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Filming

Movies - Documentaries 

The use of GoPro's and other happy snappy camera's are permitted while on our dolphin tours HOWEVER The filming of dolphins and other marine megafauna in the Maputo National Park (MNP) for commercial purposes is only allowed under special permission granted from the National Administration of Conservation Areas in Mozambique. Permit fees apply for commercial productions. Please email Angie who will be able to assist you with arranging permits, accommodation, transfers and boating requirements.  ​Your Guides when filming Angie Gullan has spent almost three decades befriending, filming & monitoring the local dolphins. Her longterm relationship and work ethic is visible in material she has captured over the years, were many interesting behaviors have been observed. Patience is needed to get the right shot at the right time. Wind, rain, visibility, dolphin abundance & sociability play a part in making it all come together. With this said, allocate enough time.  Season & SeaState It is recommend that filming be undertaken in low season. This ensures less stress on the dolphins & quieter waters. Dolphins tend to be more accommodating when there is less boat & human pressure. Launching is not undertaken in high seas, wind & rain.  Boats & Crew Our boat ‘Avalon’ is an 8m semi ridged dive boat that has been specially designed with comfort, the dolphins & surf launching in mind. She takes a maximum of 16 persons including a crew of 4: captain, field guides (1or2) & deck hand. She is powered by new generation 4 stroke Suzuki 90‘s to ensure less fuel consumption and noise when working with our dolphins. There is ample space for camera boxes & dry boxes are available for non waterproofs.  Code of Conduct Dolphin advocates that the less boat pressure on the dolphins, the better. We maintain a one boat policy. Filming is undertaken in accordance to the DolphinCare Code of Conduct & Ethics Guide set out by the African Wildlife Film Makers Association.(AWFA). Use of material Dolphins material is available for use in scientific & educational productions as well as documentary and advertising. Material obtained in collaboration with DERC is to be supplied in a usable format in order to add to the DolphinCare’s data bank for research purposes. Two copies of the final product (including soundtrack) is to be supplied upon release.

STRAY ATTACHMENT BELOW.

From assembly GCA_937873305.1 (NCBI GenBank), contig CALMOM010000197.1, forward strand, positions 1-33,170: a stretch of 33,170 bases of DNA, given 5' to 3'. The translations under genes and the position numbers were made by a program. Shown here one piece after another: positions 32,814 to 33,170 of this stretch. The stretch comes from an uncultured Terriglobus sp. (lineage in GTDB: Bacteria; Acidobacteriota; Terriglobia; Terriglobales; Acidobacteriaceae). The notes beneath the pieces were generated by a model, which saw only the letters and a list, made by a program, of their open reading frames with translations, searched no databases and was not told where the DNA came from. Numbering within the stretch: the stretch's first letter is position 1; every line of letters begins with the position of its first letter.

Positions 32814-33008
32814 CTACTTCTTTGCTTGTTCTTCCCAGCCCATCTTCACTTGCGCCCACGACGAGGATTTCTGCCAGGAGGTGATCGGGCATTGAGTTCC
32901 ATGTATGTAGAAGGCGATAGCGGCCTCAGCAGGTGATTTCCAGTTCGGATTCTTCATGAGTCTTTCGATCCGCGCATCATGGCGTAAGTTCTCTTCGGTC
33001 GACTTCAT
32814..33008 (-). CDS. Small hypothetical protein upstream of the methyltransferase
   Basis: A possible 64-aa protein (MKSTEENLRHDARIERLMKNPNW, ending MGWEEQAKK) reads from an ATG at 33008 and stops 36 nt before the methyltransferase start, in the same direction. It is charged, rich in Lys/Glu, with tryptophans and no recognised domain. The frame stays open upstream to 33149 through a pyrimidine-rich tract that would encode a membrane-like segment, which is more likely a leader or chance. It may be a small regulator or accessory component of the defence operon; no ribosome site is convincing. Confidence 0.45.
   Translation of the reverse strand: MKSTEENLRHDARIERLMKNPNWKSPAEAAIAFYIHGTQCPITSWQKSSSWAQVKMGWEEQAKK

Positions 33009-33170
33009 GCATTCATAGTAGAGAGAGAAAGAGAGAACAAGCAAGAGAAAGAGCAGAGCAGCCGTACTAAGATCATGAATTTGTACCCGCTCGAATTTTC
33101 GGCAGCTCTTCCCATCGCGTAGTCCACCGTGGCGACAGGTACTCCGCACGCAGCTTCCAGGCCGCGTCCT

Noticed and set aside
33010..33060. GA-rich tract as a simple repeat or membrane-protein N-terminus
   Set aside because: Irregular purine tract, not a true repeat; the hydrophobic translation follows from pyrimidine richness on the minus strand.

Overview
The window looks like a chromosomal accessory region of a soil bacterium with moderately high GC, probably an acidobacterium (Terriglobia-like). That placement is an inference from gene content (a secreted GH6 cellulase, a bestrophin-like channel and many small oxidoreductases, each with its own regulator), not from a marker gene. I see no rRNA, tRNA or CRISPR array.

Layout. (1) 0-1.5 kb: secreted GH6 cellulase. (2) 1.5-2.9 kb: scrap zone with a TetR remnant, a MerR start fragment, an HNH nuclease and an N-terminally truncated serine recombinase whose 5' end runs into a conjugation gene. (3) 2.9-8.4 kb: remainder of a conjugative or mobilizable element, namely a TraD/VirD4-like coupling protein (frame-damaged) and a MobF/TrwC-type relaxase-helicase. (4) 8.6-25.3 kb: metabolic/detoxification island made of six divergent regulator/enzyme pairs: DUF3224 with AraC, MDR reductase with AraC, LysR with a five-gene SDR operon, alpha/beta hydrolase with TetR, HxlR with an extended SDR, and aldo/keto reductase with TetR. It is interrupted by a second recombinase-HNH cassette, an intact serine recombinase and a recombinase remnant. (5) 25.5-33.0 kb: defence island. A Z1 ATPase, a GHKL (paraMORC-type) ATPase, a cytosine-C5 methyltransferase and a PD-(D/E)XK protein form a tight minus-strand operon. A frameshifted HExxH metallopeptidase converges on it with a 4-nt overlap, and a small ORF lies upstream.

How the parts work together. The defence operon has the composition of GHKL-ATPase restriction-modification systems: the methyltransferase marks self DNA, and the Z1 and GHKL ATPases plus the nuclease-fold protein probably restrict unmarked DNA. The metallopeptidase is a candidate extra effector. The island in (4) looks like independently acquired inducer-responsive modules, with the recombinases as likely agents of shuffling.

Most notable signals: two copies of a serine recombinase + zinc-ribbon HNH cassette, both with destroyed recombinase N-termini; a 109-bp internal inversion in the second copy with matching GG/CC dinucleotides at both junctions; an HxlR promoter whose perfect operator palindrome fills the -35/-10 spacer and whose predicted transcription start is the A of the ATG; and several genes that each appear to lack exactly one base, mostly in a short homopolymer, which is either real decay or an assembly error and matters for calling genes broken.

SPECIAL WILDLIFE PHOTOGRAPHY CONSIDERATIONS

  • The subject and the habitat are more important than the photograph..

  • First study the species you want to photograph.

  • Make sure that you can recognise signs of stress.

  • Never let your presence cause the animal any stress.

  • If there is a sign of stress, pull back.

  • Familiarise yourself with the local rules concerning wildlife, such as the minimum distance to be kept between you and the animals, and be sure to obey them.

  • Keep in mind that the animals are always unpredictable and that you are intruding in the animal's world - you are its guest. Conduct your activity accordingly and leave whenever your host gives even the slightest hint that you are no longer welcome.

  • Do not entice a wild animal with food (baiting) in order to get the photo.

  • Allow the animal to be wild, and to move about on its own accord.

  • Photos & film of baited wildlife are prohibited on some sites.

  • Consider using camouflage to bring the subject within photo range without disturbing it.

  • Use a lens of long enough focal length to avoid approaching the subject too closely.

  • Consider composing your photos to show more of the animal's environment.